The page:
Back again to the $68 billon. Let's say I put $1000 into Bernie's scheme in 1980 and watched my money (hypothetically) grow at 10% per year. When it was all over, my statement would show $15,863, and I might collect it in Monopoly money if I were lucky. If I had withdrawn it several years earlier, however, I might only have made $12,000, but it would have been real money and mine to keep. The $68 billion figure was based on the statements of those whose money had been disappeared, of which my $15,863 might have been a part. So how much did I really lose? The $15,863 which was on my fabulous statement? The $12,000 I might have collected had my timing been better? The $2300 that I might have accumulated by putting the original $1000 in the same Chemical Bank account Bernie used? Of course there's no real answer to that. Other than the hard $1000 that disappeared from my coffers when I "invested" it, it's all shudda-cudda-wudda.
So, to summarize: When you see the $68 billion figure, or whatever it may finally turn out to be, it doesn't mean much. A number of people and organizations made money. A number of people and organizations very recently and truly tragically lost money, including their life savings and total charitable and educational endowments. To the extent that the law can figure out how to accomplish it, some of the winners' money will be redistributed to some of the losers, and you and I via the SIPC will end up paying (I'm guessing) a few hundred million dollars in recompense to the losers, ultimately via our taxes. Bernie Madoff and perhaps some of his not-yet-even-alleged henchfamily will be a further drain on our finances while living in fully deserved durance vile.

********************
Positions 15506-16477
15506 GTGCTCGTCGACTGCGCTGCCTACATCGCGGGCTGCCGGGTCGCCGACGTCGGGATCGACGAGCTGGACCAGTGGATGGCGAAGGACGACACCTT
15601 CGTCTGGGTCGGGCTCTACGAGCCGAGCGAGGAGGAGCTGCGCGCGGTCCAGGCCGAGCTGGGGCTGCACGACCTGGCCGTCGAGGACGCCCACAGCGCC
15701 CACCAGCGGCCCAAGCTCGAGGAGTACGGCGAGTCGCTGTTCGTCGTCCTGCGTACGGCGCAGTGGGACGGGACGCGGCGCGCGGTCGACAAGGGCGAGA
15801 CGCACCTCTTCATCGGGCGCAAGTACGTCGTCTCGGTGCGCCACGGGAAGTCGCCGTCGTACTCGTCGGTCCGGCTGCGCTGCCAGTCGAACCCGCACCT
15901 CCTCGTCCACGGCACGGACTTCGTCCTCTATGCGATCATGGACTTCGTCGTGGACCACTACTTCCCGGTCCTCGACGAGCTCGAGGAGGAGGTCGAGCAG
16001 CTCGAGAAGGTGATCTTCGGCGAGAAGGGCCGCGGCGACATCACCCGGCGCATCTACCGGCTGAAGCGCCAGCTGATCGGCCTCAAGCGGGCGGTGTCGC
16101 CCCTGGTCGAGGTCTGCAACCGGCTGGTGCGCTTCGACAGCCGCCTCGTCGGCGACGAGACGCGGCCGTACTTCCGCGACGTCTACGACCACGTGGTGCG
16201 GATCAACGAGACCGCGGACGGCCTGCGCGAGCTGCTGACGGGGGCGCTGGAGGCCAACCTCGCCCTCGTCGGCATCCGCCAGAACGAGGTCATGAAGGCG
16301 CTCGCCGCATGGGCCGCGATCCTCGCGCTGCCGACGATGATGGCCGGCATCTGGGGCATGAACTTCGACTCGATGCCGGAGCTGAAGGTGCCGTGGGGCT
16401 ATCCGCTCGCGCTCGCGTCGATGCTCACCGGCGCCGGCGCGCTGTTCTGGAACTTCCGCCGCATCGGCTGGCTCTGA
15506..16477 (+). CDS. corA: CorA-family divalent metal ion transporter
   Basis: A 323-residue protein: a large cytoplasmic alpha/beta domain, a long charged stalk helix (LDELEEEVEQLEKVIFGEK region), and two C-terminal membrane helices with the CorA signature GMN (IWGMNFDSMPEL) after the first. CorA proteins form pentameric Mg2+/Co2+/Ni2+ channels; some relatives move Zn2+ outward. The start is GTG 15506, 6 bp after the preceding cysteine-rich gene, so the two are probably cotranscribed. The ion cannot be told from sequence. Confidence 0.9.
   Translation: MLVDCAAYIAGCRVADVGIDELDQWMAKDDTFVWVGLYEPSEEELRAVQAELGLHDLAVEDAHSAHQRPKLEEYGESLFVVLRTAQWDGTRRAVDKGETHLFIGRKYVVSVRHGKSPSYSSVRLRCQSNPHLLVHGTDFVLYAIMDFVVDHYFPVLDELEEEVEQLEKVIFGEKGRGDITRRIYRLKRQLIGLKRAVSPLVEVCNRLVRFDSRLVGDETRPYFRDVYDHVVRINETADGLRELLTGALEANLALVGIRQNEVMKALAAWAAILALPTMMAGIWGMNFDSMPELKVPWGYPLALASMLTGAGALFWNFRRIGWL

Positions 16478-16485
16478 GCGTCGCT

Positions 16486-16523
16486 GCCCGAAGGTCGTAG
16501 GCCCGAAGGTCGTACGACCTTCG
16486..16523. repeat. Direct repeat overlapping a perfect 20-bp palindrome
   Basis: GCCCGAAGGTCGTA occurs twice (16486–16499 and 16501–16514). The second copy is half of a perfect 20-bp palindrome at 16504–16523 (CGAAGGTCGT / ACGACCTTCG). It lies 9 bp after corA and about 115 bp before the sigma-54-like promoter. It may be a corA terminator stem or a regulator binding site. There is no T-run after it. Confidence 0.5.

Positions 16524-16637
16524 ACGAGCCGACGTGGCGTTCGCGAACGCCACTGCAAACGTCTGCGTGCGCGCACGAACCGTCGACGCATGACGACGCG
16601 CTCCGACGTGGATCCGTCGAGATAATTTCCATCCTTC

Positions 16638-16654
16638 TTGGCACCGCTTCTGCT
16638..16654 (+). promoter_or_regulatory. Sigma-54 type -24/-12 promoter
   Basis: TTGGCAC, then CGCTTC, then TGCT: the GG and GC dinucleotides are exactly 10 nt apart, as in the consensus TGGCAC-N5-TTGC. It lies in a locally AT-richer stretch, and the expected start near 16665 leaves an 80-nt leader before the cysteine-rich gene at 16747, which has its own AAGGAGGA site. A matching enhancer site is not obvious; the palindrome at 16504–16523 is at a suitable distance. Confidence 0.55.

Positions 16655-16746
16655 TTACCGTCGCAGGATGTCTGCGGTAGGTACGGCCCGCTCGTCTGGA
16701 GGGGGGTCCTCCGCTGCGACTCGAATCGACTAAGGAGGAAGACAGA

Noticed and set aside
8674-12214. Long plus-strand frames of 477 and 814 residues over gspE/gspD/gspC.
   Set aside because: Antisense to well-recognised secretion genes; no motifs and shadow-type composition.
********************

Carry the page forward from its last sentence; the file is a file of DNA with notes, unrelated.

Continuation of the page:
But it's not a $68 billion fraud, as entertaining as that might seem. Unlike a proper Ponzi scheme, where the perpetrator gets to keep almost all the money and, with luck, manages to disappear, Bernie got to keep a tiny fraction and will most likely spend the rest of his life in jail.
Neither a Texter Nor a Textee Be
Bernie went on for too long up there. I'll save the two remaining scams for tomorrow, well hinted at by the accidental rhymes in my headings.
Shame on You, Shame on Me
NP: "Bitter Sweet Symphony" - The Verve